1. So VII does not exist for you?

    2. Like some well-meaning Orthodox you've fallen for the liberal misreading of Vatican II. Catholicism can't change defined doctrine so Vatican II didn't even try. While everything in church polity except the papacy and the episcopate is negotiable, Catholicism still teaches it is the true church.

    3. “According to John Beeler the Catholic Church is NOT in Schism, and is the only one and true Church. If this is true, then we might as well give up and close this group down. Your thoughts?”

    4. If it misrepresents the teachings of either Catholicism or Orthodoxy by denying their true-church claims, then to hell with it. Shut 'er down.

    5. That is the point, they are both the true Church, that means schism, yet that is what you deny.

    6. Relativistic nonsense that's insulting to both churches.

    7. Fr. Augustine9:41 am

      We need to change the viewpoint here...... This is ONE CHURCH, ruptured. The "trick" is to heal the rupture. It's not about "good guys vs bad guys", or about the historical, political, polemic. Its about WHAT WE DO NOW..... to heal the rupture.

    8. The two sides aren't equally the church, Father, but as I say, everything in church polity except the papacy and the episcopate is negotiable. That's the foundation of Catholic/Orthodox dialogue.

  2. "The trouble with well-meant "we're all schismatics" or "the church is broken" or "we're both the church" is they really mean "there is no church," which neither Catholicism nor Orthodoxy teaches. It's not fair to us or to the church you've embraced. However, it resembles us more than them, because we hold that they are an estranged part of us, with no heretical doctrine and having bishops and the Mass. Doctrinally, they are agnostic about us: they are the church, period. Someday you will have to choose between us and them. "

    Very well said.

  3. Part I: Apologies for responding to this post/comments three years late but . . .

    "We need to change the viewpoint here...... This is ONE CHURCH, ruptured. The "trick" is to heal the rupture. It's not about "good guys vs bad guys", or about the historical, political, polemic. Its about WHAT WE DO NOW..... to heal the rupture."

    If East and West are merely ruptured but essentially one, where does one find the (big C) Church? The Orthodox will say in the "Orthodox Church" whilst the Romans and Uniates will say the "Roman Catholic Church/union with the See of Saint Peter". Can the Church be found among certain groups that hold--even in the barest manner--the essentials of the faith once delivered? Examples might be those strange vagante groups, Anglo-Catholic (sort of vagante), orthodox/confessional Lutherans (some of whom do indeed have bishops), etc.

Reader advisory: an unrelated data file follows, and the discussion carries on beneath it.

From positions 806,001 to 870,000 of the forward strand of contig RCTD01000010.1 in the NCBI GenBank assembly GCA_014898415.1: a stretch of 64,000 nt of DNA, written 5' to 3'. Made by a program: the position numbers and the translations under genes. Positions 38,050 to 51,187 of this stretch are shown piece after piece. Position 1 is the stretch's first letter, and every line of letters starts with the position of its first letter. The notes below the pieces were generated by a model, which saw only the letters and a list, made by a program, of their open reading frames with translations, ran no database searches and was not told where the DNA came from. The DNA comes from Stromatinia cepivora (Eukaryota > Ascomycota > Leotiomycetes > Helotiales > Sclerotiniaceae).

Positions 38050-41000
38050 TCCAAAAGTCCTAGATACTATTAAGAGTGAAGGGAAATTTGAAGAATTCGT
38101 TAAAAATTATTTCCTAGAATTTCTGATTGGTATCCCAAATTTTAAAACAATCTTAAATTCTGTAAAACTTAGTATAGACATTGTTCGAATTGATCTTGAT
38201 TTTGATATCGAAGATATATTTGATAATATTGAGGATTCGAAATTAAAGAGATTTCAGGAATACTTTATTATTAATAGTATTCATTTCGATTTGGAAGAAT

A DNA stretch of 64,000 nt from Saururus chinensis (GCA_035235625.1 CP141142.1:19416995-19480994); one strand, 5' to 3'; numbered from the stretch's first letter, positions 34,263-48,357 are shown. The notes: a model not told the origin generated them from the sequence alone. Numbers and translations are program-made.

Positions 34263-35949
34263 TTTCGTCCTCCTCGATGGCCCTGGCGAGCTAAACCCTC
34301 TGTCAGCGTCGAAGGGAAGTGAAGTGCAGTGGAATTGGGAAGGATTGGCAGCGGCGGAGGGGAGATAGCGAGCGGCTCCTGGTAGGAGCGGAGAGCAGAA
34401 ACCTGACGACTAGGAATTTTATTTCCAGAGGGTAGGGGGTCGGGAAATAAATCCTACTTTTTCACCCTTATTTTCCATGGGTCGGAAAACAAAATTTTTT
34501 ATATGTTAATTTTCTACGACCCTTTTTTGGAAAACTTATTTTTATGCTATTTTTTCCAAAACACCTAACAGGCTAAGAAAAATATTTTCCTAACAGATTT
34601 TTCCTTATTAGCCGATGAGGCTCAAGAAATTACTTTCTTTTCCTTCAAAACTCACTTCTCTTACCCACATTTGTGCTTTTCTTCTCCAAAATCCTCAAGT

I believe it was KALLISTOS Ware who wrote that while the Church is itself "the Orthodox Church", She cannot say where the Church is not. Of course, he means that the Holy Spirit can be active in the hearts of those who sincerely seek God and strive to live a holy life. But what of us who have been on the journey but find ourselves still conflicted? Who have prayerfully studied history, philosophy and theology but waffle back and forth?

    I have a number of personal issues. I have Asperger's Syndrome. I developed a neuropathic pain disorder (RSD/CRPS) after a work injury in 2000 and have spent the past seventeen years in severe pain. At one point I was wheelchair bound. I was raised in a non-denominational Christian household (ex-Catholic father, anti-Catholic mother). I flirted with the Episcopal Church, charmed by Anglo-Catholicism but put off by the liberal element (back in the 90's). I ended up in a wacky vagante group (the Charismatic Episcopal Church) for a few years, almost got married but called it off when she--a Baptist woman--could not agree that our children be baptized as infants. At the same time, I was close to converting to the Roman Church and even started RCIA. But then I started to question my decision, eventually became an a catechumen in the Orthodox Church, and got caught up in hyper-traditionalism which frustrated me to no end because it was beginning to appear that the Church certainly existed nowhere near me! (And yes, Fr Seraphim Rose and the brothers of his monastic community in Platina had something to do with that. Mostly, they convinced me that even they had sold out).